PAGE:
During a week of excavation, the locals have dug up a six-foot wooden pillar (left), a silver coin (right) and the remains of an 11 by 8 feet foundation for a building. They have also dug up a stone inscription. Photos courtesy: Binod Basnet
Six foot pillar, silver coin, 11 by 8 feet foundation found
KATHMANDU, April 6: The locals of Kirtipur Municipality-6, who dug up a Lichchhavi era idol of the Hindu deity Vishnu along with his consort Laxmi last Saturday, have uncovered more ancient artefacts during further excavations.
During a week of excavation, the locals have dug up a six-foot wooden pillar, a silver coin and the remains of an 11 by 8 feet foundation for a building. They have also dug up a stone inscription, which is yet to be studied by the Department of Archeology (DoA).
According to the locals, the silver coin and the remains of the foundation were found on Thursday and the pillar and the stone inscription on Friday. “The pillar was dug up from some seven feet under the ground,” Binod Basnet, a local, told Republica.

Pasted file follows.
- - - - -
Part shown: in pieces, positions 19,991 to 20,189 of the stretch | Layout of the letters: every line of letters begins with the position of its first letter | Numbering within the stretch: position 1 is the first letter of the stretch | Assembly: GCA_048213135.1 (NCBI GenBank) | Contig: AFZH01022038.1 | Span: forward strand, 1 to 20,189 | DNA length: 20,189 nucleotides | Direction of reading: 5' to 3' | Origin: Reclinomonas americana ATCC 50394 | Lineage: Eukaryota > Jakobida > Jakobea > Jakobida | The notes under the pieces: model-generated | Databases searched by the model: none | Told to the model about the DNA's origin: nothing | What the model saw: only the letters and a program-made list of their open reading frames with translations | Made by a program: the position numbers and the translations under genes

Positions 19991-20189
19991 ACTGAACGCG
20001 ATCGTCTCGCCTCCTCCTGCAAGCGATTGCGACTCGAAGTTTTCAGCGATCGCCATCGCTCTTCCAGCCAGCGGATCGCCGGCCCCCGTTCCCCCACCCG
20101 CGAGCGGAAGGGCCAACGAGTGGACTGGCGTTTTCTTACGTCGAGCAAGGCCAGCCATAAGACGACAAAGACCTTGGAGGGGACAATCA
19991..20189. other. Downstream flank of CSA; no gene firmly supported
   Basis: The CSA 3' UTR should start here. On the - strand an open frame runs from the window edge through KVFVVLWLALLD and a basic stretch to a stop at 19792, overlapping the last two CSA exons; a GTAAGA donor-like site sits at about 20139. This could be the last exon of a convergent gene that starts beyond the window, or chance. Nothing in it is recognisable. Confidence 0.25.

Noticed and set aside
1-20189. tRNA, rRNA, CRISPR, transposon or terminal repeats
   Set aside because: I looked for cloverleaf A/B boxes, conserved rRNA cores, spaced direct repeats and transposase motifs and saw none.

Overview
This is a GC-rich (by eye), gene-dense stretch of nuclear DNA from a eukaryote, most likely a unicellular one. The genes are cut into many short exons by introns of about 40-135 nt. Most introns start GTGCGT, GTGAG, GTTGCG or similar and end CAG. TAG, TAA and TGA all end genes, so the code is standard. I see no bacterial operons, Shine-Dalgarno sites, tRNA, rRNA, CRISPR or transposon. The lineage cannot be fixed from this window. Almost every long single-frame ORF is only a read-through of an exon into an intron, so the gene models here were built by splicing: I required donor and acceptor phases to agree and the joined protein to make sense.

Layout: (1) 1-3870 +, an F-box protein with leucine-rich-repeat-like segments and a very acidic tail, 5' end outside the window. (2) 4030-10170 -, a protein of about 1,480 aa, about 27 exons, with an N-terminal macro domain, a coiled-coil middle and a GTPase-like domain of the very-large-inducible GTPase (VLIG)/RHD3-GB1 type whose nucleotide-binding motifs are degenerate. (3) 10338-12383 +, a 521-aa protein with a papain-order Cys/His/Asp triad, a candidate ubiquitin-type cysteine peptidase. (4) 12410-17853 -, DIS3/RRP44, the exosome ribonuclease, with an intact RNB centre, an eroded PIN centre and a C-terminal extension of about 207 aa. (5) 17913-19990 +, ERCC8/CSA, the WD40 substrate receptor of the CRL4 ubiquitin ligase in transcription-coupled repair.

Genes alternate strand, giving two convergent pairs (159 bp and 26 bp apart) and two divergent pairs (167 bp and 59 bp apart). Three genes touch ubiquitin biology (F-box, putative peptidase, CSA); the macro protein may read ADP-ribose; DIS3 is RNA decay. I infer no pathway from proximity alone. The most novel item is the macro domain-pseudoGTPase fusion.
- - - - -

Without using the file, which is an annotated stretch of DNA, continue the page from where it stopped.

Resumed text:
The locals had dug up the Vishnu and Laxmi while rebuilding an earthquake-damaged temple. The deities have been identified by DoA as Lichchhavi-era. The locals of Kiritpur Municipality-6, Charghare, which is about 9 kilometres from the capital, were surprised to find the ancient looking idol while carrying out reconstruction work at Jalapadevi temple. They are now continuing the excavation for other possible finds.
The Lichchhavi era from 400 and 750 AD is often considered a golden age in Nepal when art, culture and architecture flourished. However, very few structures built then are still standing today.
Basnet, who is secretary of the Greater Charghare Religious Committee, claimed that they have already informed the local authorities about the new finds. But the latter are yet to inform the DoA. “We have not yet been informed about further findings,” spokesperson at DoA Ram Bahadur Kunwar told Republica. “Once the finds are notified, we will send an inspection team.”
The locals complain that a financial crunch has affected the excavation. “We had to destroy a recently reconstructed building in order to carry out the excavation, and we will have to build it again,” Basnet said. Currently, four workers have been hired by the locals themselves to continue the excavation work.